Aziz and Adela continue their expedition, but the caves they visit are not very
interesting to either of them. Adela's mind is occupied by her approaching
marriage, and she realizes that she does not love Ronny, which vexes her. She
asks Aziz whether he is married, and he tells her of his wife (pretending she is
still alive) and his three children. She asks him whether he has more than one
wife, a question which shocks Aziz. Feeling confused, he mutters an answer and
disappears into a cave. Adela, unaware that she has offended him, follows him
and also goes into a cave.
When Aziz comes out of the cave, he finds the guide outside, alone. Down below
he sees a car approaching, and runs back to tell Adela. But the guide says she
has gone into a cave. He does not know which one. Aziz is horrified because he
assumes Adela is lost. Then he sees her down in the gully, and assumes she
has joined up with whoever was in the car. He is relieved. As he starts to return
to his camp, he finds Adela's field glasses lying at the verge of a cave, with the
strap broken. He puts them in his pocket. When he reaches the camp, he finds
Fielding there, who had come with Miss Derek in the car. No one knows where
Adela is, until Miss Derek's chauffeur announces that Adela and Miss Derek
have returned to Chandrapore. Aziz is not disturbed by this news, but Fielding
feels that something is wrong. When he had arrived with Miss Derek, there had
been no talk of a speedy return to Chandrapore. Fielding asks Aziz how and
where he left Adela. Aziz explains what happened, not realizing that he is
misremembering the facts. He thinks he saw Adela climb down from the cave
with the guide and go off to meet her friend. Happy with this version of events, he
feels content because he has given his guests a good time. It does not bother
him that Adela left early.
The train arrives, and they all return to Chandrapore. When they arrive, Mr. Haq,
the Inspector of Police, arrests Aziz. He will not say what the charge is. Fielding
assumes that a mistake has occurred, and restrains Aziz, who has tried to
escape. All is confusion in the railway station. Fielding wants to accompany Aziz,
but he is called away by Mr. Turton, and Aziz goes to prison alone.
The Collector (Mr. Turton) tells Fielding that Miss Quested has been "insulted" in
one of the caves, and has accused Aziz of the crime. Fielding insists that Aziz is
not capable of such an act; he must be innocent. But the Collector will not
disbelieve the word of an Englishwoman, and he is worried about the
consequences. He thinks the good name of his District will be sullied for a
generation because of what has happened. While the Collector gives way to his
emotions, Fielding decides that he must search for facts.
He goes to see Mr. McBryde, the District Superintendent of Police. McBryde
explains the charge against Aziz: he is alleged to have followed Miss Quested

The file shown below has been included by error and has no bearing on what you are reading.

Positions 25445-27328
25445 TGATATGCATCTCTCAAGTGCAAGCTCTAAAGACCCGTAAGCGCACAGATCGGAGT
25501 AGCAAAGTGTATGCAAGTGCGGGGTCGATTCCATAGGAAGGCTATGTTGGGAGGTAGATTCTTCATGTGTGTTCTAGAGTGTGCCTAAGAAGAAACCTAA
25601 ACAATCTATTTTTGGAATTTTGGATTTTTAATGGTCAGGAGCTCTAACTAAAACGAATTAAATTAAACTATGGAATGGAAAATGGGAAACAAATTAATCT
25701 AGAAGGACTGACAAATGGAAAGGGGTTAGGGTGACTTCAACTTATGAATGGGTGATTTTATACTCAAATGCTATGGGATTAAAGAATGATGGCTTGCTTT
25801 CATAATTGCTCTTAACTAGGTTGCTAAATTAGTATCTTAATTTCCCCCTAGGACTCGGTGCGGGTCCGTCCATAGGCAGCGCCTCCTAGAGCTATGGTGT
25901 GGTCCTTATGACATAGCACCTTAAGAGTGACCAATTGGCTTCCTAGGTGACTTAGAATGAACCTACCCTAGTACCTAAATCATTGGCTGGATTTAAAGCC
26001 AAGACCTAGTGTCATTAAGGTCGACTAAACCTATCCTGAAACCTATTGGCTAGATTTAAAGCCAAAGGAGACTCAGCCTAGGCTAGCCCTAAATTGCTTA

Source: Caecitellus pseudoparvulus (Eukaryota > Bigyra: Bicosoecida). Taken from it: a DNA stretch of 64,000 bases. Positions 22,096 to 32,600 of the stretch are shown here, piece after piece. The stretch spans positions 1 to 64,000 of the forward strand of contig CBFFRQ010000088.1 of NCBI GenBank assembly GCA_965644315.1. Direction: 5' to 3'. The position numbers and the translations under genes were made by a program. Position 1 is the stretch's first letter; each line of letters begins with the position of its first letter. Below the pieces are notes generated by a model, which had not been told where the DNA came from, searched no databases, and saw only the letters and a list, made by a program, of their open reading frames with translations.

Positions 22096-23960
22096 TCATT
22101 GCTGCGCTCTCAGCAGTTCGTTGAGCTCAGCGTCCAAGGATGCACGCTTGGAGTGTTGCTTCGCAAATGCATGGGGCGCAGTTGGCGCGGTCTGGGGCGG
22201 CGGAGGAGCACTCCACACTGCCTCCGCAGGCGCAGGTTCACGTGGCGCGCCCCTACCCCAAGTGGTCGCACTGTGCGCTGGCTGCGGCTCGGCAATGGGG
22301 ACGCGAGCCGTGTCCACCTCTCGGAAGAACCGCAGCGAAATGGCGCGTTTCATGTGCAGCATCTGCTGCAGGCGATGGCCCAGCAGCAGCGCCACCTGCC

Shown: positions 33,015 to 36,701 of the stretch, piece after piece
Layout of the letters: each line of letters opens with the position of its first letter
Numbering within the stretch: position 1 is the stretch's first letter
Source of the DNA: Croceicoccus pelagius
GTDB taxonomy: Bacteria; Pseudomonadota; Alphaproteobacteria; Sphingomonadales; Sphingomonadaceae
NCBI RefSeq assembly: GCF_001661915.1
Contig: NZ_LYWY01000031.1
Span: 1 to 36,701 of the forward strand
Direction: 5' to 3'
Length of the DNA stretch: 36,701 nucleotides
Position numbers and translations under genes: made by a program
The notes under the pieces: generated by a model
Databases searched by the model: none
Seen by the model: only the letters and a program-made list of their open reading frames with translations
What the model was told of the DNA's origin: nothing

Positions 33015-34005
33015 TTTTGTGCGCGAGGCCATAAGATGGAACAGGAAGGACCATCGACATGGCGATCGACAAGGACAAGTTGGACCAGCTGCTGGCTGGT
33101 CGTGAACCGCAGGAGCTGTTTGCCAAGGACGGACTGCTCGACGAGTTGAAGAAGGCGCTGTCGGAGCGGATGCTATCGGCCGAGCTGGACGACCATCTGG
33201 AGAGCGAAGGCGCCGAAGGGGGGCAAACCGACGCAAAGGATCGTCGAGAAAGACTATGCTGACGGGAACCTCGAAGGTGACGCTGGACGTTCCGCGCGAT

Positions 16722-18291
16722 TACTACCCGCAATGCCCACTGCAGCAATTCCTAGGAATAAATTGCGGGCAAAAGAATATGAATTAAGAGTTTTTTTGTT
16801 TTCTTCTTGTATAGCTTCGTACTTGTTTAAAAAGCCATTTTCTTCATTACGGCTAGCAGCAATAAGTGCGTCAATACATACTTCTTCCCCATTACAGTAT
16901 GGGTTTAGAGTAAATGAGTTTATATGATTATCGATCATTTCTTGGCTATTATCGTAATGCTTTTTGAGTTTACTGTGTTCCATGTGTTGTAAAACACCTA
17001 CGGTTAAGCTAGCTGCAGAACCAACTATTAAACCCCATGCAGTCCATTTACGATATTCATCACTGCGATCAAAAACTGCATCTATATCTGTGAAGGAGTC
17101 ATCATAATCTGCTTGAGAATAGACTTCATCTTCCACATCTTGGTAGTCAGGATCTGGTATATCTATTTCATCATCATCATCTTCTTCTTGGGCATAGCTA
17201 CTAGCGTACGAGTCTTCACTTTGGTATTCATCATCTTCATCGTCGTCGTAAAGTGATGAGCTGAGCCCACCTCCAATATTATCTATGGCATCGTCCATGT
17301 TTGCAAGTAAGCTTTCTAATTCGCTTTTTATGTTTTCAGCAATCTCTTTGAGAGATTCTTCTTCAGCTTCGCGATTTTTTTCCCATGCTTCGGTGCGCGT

into the cave and made "insulting advances." She hit him with her field glasses,
and he pulled at them, breaking the strap. The glasses have been found in Aziz's
pocket. Miss Derek says there was no guide with Miss Quested when she came
down from the gully (contradicting Aziz's account).
In spite of the apparent evidence, Fielding continues to believe in Aziz's
innocence. McBryde is taken aback. Fielding tries to get to see Miss Quested, to
see if he can persuade her to recant her story before the trial, or at least to ask
her if she is absolutely certain it was Aziz who followed her into the cave. But first
McBryde and then Callendar denies him permission to see her. McBryde tells
Fielding that all the English should stick together because the situation in
Chandrapore over the next few weeks is going to get very nasty. He refuses to
let Fielding visit Aziz.
Outside McBryde's office, Fielding and Hamidullah discuss how to get bail for
Aziz. Hamidullah also wants to get a prominent anti-British Hindu lawyer,
Amritao, to defend Aziz, but Fielding worries that this will be seen as a political
challenge by the English.
Fielding then finds himself drawn into a tedious conversation with Professor
Godbole, who wants to return to his birthplace in Central India and start a school
there. When Fielding asks him whether he thinks Aziz is guilty or innocent,
Godbole gives a rambling answer about everyone being involved in the good and
evil actions of everyone else; good and evil are both aspects of God. Fielding
neither understands or sympathizes with this belief.
These chapters reveal that Aziz (and, by extension, India) has a different attitude
to truth than what English people would expect. He tells Adela that his wife is
alive, simply because "he felt it more artistic to have his wife alive for a moment."
Aziz is not consciously aware of telling lies. He just has a capacity for making the
truth what he needs it to be-a talent he uses to the full when he explains to
himself what happened regarding Adela's disappearance and sudden departure.
But the novel does not make a simple contrast between Aziz, for whom facts are
malleable, and the English. For all the English concern with justice, and a trial at
which the truth would be established, all the English people, with the exception
of Fielding, prejudge Aziz. Like Aziz, they too have the capacity to manipulate the
truth into what they believe it to be.
These chapters further characterize Fielding as the one Englishman who can
stand apart from the collective mindset of his "tribe."
But there is also a gulf between him and the Indians whose side he takes. They
always do something that disappoints him. He finds old Professor Godbole's
conversation almost unbearable and his religious views incomprehensible. The
fact that even Fielding has difficulty establishing ideal relationships with Indians
shows how wide the gap between the two cultures is. Fielding's developing
relationship with Aziz will further illustrate this point.